8 Additional Financial Risks to AddressSubmitted by Reby Advisors | Certified Financial Planners | Danbury, CT on November 20th, 2016
By Patrick Doherty, CFP®
Last week we covered 7 (of 15) topics that should be on everyone’s financial planning checklist. Here are the remaining 8 items on your checklist (including an easy way to save an extra $27,000):
What retirement lifestyle factors (travel, leaving an inheritance, etc.) are absolutely essential to you, and are they accounted for in your financial plan?
The point of having money is achieving lifestyle security. If travel is an integral aspect of your desired lifestyle, factor in travel expenses when planning your financial future, particularly early on when deciding when you can retire and how much you need to save.
The earlier you establish a plan to be able to afford what matters most to you, the more likely you are to achieve your goals. As our CEO Bob Reby, CFP® has said, “Failing to plan is planning to fail.”
If you’re like most people (i.e. not insanely rich), every spending decision is a tradeoff. For the sake of an example, let’s stick with travel as your “must have.” But it can be anything that’s important to you. If you’re 15 years from retirement now, and you really want travel to be a part of your life forever, you can make other tradeoffs now.
Give up your daily $3 Starbucks, for example, earn a very achievable 6% return on the money you save, and 15 years later your retirement travel fund is $27,000 larger (according to the savings calculator at practicalmoneyskills.com). How many times can you fly to Vegas or Florida with $27K? How many rounds of golf can you play? And how much do you love that coffee?
Have you planned for tax efficiency and certainty of the inheritance you leave behind?
When your children inherit a legacy, how they take it can result in significant tax savings. It can make a significant difference whether the inheritance is taken in a lump sum, deferred over five years, or spread out over a lifetime.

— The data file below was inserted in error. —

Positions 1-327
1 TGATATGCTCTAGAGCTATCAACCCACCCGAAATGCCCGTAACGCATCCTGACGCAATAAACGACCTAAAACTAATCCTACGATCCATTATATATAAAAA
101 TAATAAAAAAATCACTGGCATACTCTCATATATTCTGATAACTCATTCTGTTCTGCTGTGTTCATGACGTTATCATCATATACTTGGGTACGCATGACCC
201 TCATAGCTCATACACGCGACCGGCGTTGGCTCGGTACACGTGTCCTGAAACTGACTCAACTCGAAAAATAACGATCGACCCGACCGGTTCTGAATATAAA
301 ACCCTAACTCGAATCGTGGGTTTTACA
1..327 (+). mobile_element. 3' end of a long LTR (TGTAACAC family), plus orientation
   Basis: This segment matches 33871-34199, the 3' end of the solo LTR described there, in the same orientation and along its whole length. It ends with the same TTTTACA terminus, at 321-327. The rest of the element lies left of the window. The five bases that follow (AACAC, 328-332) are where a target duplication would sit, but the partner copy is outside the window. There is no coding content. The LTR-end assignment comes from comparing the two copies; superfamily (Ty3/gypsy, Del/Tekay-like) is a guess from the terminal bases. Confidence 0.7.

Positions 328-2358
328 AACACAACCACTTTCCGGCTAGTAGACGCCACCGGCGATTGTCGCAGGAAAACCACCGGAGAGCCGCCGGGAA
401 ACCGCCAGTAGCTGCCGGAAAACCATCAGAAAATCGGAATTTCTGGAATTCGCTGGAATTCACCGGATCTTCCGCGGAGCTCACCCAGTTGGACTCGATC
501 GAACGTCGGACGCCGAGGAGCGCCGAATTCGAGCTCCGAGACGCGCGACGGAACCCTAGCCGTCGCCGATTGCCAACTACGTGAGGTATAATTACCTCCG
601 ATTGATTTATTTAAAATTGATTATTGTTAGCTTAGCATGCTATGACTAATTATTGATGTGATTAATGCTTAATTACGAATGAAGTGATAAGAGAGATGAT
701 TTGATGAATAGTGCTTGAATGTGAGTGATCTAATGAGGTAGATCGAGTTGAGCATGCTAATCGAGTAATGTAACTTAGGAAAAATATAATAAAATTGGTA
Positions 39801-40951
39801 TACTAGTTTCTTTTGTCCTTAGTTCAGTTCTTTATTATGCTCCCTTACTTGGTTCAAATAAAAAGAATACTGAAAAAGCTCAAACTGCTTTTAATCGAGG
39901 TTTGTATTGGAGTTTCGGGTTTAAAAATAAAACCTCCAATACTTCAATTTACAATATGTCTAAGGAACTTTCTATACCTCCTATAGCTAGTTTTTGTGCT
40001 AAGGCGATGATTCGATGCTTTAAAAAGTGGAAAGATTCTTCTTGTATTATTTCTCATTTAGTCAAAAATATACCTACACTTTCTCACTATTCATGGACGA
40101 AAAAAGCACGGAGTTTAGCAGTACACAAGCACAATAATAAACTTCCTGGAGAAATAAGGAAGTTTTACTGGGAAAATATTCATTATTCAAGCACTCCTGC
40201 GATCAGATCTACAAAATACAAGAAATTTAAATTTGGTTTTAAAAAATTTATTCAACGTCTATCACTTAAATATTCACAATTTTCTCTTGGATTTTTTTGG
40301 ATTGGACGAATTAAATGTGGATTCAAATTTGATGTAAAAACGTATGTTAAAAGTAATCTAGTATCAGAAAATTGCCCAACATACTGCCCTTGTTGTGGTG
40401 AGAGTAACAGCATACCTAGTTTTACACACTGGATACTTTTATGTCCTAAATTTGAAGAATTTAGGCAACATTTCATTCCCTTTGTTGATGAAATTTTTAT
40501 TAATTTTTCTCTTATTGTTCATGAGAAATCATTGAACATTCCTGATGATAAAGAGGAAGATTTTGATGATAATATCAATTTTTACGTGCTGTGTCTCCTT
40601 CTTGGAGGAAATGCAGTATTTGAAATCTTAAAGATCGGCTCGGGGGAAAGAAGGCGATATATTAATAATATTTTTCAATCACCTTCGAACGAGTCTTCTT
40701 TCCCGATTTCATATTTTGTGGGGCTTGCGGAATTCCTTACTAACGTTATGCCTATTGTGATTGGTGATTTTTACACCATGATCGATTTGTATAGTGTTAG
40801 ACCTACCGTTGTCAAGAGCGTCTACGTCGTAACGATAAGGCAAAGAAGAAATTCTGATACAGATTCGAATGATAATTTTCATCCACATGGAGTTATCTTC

An inheritance can count as income, and a large inheritance can push almost anyone into the highest tax bracket. But if the heir is in a lower bracket before inheriting money, deferring the inheritance can result in many thousands of dollars in tax savings. You can also use life insurance to ensure a low-tax (or tax free) legacy, as most insurance payments are non-taxable.
Life insurance also adds a high degree of certainty to the legacy. If you don’t want to purchase insurance, one possible strategy to add legacy certainty is simply putting a portion of your money into an account that you never touch, and live off of your money in other accounts.
Have you set aside sufficient funds to account for unplanned expenses?
I’m sure you’ve heard and read about the importance of having an emergency fund many times before, so I’ll keep this section short. I am including it here because no financial planning checklist is complete without an emergency fund. The best laid plans often go awry, so assume you’ll need 9 – 12 months of income stashed away for emergencies.
Are your inheritance documents complete and up-to-date?
According to an AARP survey, 2 of 5 Americans over the age of 45 do not have a written will. Without an up-to-date will, your estate will be settled based on the laws of the state you live in. Instead of you calling the shots on how your money and property get distributed to loved ones, an appointed administrator will determine who gets what.
If you already have inheritance documents, are they up to date? Were any of your children minors the last time you updated it (and are now adults)? If so, it’s probably time for an update.